Mixed Use Redevelopment of Wedgwood Center Proposed

As the Daily Journal of Commerce recently reported, Security Properties has recently submitted pre-application materials to the Seattle Department of Construction and Inspection (SDCI) for the redevelopment of the Wedgwood Center, which includes the entire parcel that spans from the QFC to Homestreet Bank.  Security Properties is a a multi-family residential developer and manager with a significant presence in Seattle and is currently developing a $193M residential tower in Belltown.

This is the very first step in what may be a long process before there is a detailed development concept.  This process seeks initial feedback from the city on a “new mixed-use grocer, retail, and residential development at 8400 35th Ave NE in the Wedgwood neighborhood of Seattle, Washington. All of the existing buildings currently onthe site will be demolished.”  The applications go on to describe the new development as a 340,000 SF structure which includes a new grocer, retail space(s), and 280 unit residential space above an 80,000 SF below-grade parking lot.  The site plan submitted with the pre-application materials seems to indicate that there are two structures divided by mid-block parking access off 35th Ave NE.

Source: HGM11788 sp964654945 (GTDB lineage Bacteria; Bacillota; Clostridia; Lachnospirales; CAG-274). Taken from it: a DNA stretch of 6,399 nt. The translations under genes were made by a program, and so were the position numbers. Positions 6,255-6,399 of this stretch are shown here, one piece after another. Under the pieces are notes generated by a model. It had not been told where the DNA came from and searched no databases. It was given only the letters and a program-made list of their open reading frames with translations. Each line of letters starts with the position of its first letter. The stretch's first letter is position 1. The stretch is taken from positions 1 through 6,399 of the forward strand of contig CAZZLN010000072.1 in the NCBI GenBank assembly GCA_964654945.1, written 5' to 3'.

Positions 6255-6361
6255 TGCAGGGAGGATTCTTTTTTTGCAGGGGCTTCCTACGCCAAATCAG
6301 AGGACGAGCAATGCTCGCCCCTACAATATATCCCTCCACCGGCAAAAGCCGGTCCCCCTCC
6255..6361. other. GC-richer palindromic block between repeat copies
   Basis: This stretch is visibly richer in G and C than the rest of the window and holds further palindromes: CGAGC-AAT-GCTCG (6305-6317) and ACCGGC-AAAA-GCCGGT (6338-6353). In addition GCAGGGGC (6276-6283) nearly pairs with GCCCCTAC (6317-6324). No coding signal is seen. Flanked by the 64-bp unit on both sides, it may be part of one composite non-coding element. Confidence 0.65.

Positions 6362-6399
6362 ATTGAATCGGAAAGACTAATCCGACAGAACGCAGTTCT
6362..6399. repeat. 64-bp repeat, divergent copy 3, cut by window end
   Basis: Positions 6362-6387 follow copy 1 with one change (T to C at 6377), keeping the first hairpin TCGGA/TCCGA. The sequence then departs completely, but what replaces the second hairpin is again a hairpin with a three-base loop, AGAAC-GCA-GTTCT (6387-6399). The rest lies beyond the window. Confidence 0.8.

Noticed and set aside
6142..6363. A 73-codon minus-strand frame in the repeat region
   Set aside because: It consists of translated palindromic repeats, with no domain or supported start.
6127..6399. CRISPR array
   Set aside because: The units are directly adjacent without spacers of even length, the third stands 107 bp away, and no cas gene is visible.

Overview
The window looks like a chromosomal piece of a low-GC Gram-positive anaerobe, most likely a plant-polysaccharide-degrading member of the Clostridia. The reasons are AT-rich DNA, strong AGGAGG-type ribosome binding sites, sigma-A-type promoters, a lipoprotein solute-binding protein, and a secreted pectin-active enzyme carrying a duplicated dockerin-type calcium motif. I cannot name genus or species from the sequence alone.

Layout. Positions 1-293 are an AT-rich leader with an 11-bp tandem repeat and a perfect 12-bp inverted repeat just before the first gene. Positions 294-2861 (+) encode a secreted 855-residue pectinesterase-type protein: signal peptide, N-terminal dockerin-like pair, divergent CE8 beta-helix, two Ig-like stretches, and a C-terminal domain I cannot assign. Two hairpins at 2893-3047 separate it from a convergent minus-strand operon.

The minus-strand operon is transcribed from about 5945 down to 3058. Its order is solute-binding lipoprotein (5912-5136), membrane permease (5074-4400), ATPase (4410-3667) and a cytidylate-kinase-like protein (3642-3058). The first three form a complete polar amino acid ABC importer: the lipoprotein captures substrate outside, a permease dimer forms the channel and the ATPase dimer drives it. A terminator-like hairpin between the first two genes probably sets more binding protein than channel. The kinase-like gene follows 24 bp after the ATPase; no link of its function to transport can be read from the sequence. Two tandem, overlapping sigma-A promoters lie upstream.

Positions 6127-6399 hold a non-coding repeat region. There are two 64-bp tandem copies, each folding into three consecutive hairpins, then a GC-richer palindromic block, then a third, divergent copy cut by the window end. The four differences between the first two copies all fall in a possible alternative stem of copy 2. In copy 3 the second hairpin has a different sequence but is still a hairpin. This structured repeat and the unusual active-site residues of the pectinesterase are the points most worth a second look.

Security Properties_Initial Site Plan_06282022

Security Properties initial proposed site design.

Given that this is so early in the process, we would encourage everyone to take this initial draft with a big pinch of salt.  There is still a lot of work that Security Properties and their design team will need to work through as the design concept goes through early design guidance from the city.  No doubt there will be ample opportunity for the community to get involved as well.  However, our understanding from speaking to the current owner is that the property has not yet been sold and the sale of the property is contingent upon Security Properties navigating successfully through their due-diligence process and overcoming other logistics.

As we have consistently said, this was very much a reality that we have been preparing for. The redevelopment of the Wedgwood Center was always inevitable at some point due to the economics of the site and the demand for housing in the city. (Note: This is a reality elsewhere along the 35th Ave NE business district as well.)  Our message has also been consistent to the current property owner and all potential developers.  The Wedgwood Community Council welcomes redevelopment in our business district which is consistent with the Future 35th Ave NE Plan (link to plan [read more about this plan here]).  While it is not a formal neighborhood plan and adopted into the city’s comprehensive plan, the Future 35th Ave NE plan is a unique community-led plan which represents the clearest voice of our community for what it envisions for our neighborhood business district. The WCC wants to be acitve and constructive advocates for those who voluntarily and genuinly demonstrate adherence to the Future 35th Ave NE Plan.